German Army rules. Who would have thought?. THEV WINK llel] HUMAN . FEW. B. Actually every country that has signed the Geneva Convention has that rule
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German Army rules

Who would have thought?

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Submitted: 12/27/2013
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#52 - tavafanduvill (12/28/2013) [+] (14 replies)
Actually every country that has signed the Geneva Convention has that rule
User avatar #5 - therealtjthemedic (12/27/2013) [+] (9 replies)
What if they disobey that?
User avatar #17 to #5 - biomedic (12/27/2013) [-]
A black hole opens and consume them where they stand.
#3 - akho (12/27/2013) [+] (4 replies)
For you see, he who has done evil will learn from himself - he will overcome himself and from ashes rises a new man -a Supermensch. It is in defeat where he is victorious.
A man that is surpassed by no others, a man who is target of his own prophesy.
#13 - anonymous (12/27/2013) [-]
idk it might be because of like the cold war or the vietnam war
#47 - traffy (12/28/2013) [-]
#6 - tobloi (12/27/2013) [-]
As a general rule in any militant law you can disobey an order if the outcome of the order could mean death on a large scale of innocent people, it's hard to tell which orders are going to have that outcome without hindsight
#28 - anonymous (12/27/2013) [+] (3 replies)
In the US, we are also obligated to disobey any illegal order. An illegal order being one that violates human rights or the constitution of the US to which we swear an oath.

That does not however mean, that is how it works in practice, as we've seen in recent years with things like Abu Ghraib. I recommend reading about the Milgram Experiment. It helps to understand how people get drawn into violating their own principles when challenged to by authority, and understanding that psychological influence can help resist it. en.wikipedia.org/wiki/Milgram_Experiment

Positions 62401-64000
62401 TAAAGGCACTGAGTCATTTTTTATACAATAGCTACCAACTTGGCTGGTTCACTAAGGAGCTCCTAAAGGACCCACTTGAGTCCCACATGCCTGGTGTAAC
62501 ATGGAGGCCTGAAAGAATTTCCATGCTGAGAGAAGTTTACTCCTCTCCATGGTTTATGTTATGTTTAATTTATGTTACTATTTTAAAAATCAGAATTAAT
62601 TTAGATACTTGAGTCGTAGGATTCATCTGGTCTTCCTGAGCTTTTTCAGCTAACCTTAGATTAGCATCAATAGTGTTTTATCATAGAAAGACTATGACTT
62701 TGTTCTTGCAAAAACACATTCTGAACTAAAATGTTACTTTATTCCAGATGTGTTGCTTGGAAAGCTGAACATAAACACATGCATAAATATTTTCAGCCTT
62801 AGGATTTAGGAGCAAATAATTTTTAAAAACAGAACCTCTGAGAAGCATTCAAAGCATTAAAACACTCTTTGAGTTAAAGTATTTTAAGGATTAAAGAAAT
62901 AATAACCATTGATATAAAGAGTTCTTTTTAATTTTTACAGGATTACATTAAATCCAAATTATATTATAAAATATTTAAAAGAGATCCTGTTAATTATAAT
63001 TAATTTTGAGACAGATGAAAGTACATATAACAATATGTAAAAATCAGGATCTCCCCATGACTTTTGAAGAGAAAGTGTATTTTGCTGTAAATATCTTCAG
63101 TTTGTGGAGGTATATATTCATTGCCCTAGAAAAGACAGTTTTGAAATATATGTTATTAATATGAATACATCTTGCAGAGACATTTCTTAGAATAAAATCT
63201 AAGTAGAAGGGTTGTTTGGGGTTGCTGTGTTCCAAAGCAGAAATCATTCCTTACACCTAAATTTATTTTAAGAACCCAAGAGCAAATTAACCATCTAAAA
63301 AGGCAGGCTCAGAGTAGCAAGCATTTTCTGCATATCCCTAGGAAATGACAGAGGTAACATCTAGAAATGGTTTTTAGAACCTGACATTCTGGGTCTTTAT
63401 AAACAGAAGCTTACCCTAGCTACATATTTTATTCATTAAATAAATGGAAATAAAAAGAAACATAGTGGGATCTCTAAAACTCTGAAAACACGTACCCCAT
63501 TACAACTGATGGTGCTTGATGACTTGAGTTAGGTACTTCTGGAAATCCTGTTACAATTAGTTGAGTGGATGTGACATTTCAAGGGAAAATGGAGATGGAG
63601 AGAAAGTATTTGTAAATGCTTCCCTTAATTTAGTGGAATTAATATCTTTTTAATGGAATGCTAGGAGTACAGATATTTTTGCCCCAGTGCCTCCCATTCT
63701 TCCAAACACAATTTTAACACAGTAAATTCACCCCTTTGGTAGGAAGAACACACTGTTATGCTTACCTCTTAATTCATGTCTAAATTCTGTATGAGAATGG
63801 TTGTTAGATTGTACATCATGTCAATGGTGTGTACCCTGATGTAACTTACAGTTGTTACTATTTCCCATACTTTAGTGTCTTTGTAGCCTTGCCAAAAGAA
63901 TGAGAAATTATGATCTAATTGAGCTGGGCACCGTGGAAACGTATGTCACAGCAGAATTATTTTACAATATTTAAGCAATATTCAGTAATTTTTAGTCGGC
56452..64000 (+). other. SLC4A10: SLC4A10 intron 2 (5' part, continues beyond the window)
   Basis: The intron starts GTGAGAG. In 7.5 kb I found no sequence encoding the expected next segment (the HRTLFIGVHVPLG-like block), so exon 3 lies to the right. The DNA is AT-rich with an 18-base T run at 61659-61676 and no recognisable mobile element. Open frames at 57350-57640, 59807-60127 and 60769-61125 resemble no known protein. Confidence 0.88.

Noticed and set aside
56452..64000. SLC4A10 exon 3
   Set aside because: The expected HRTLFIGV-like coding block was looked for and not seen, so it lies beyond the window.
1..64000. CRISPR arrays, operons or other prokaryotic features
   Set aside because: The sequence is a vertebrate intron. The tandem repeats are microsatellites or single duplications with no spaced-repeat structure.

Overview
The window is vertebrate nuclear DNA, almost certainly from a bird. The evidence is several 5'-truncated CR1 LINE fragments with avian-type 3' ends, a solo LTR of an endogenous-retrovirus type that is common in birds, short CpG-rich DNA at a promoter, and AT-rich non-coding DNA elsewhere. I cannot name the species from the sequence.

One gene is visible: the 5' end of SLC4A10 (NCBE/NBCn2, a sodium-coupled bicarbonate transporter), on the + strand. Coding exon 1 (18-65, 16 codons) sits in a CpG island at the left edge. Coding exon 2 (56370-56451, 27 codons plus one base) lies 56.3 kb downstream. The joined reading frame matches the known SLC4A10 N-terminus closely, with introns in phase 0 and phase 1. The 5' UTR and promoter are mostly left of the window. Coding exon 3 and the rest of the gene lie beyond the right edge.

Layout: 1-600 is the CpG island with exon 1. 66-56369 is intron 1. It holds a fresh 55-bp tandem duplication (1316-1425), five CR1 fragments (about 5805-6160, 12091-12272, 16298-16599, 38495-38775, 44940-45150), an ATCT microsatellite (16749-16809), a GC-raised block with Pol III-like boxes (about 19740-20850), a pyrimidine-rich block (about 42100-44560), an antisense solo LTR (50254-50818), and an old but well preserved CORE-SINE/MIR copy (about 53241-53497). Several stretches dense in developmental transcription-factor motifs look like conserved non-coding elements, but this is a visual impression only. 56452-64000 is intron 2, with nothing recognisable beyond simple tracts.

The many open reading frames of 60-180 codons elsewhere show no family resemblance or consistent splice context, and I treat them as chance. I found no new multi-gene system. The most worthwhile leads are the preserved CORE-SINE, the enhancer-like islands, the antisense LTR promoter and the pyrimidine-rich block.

#220 - Imabur (12/28/2013) [+] (1 reply)
after that whole 'nazi' thing, i feel like it was kind of mandatory for them to make this rule...
#43 - TARDIS (12/28/2013) [-]
Experience is the name everyone gives to their mistakes
#204 - fyaq (12/28/2013) [+] (7 replies)
Its part of the geneva convention.

I'm sure the armchair activists here don't even know what that is.
User avatar #95 - thegrayfox (12/28/2013) [+] (8 replies)
Dude, after two world wars, I'm surprised they even have an army.

At least Japan had the decency to make themselves unable to declare war through their constitution.
#97 to #95 - mrpavelowgrimm ONLINE (12/28/2013) [-]
Making yourself do something is rather easy when getting nuke into oblivion is the second option.
Making yourself do something is rather easy when getting nuke into oblivion is the second option.
#229 - alexanderthefunny (12/28/2013) [+] (1 reply)
The obligation to disobey an order which violates human dignity is a choice that people with morality make, regardless of what army they are a part of.
#181 - cobrafan (12/28/2013) [+] (1 reply)
American military personnel are not allowed to follow any order that defies the constitution, which is why they can't say, "I was just following orders," in court.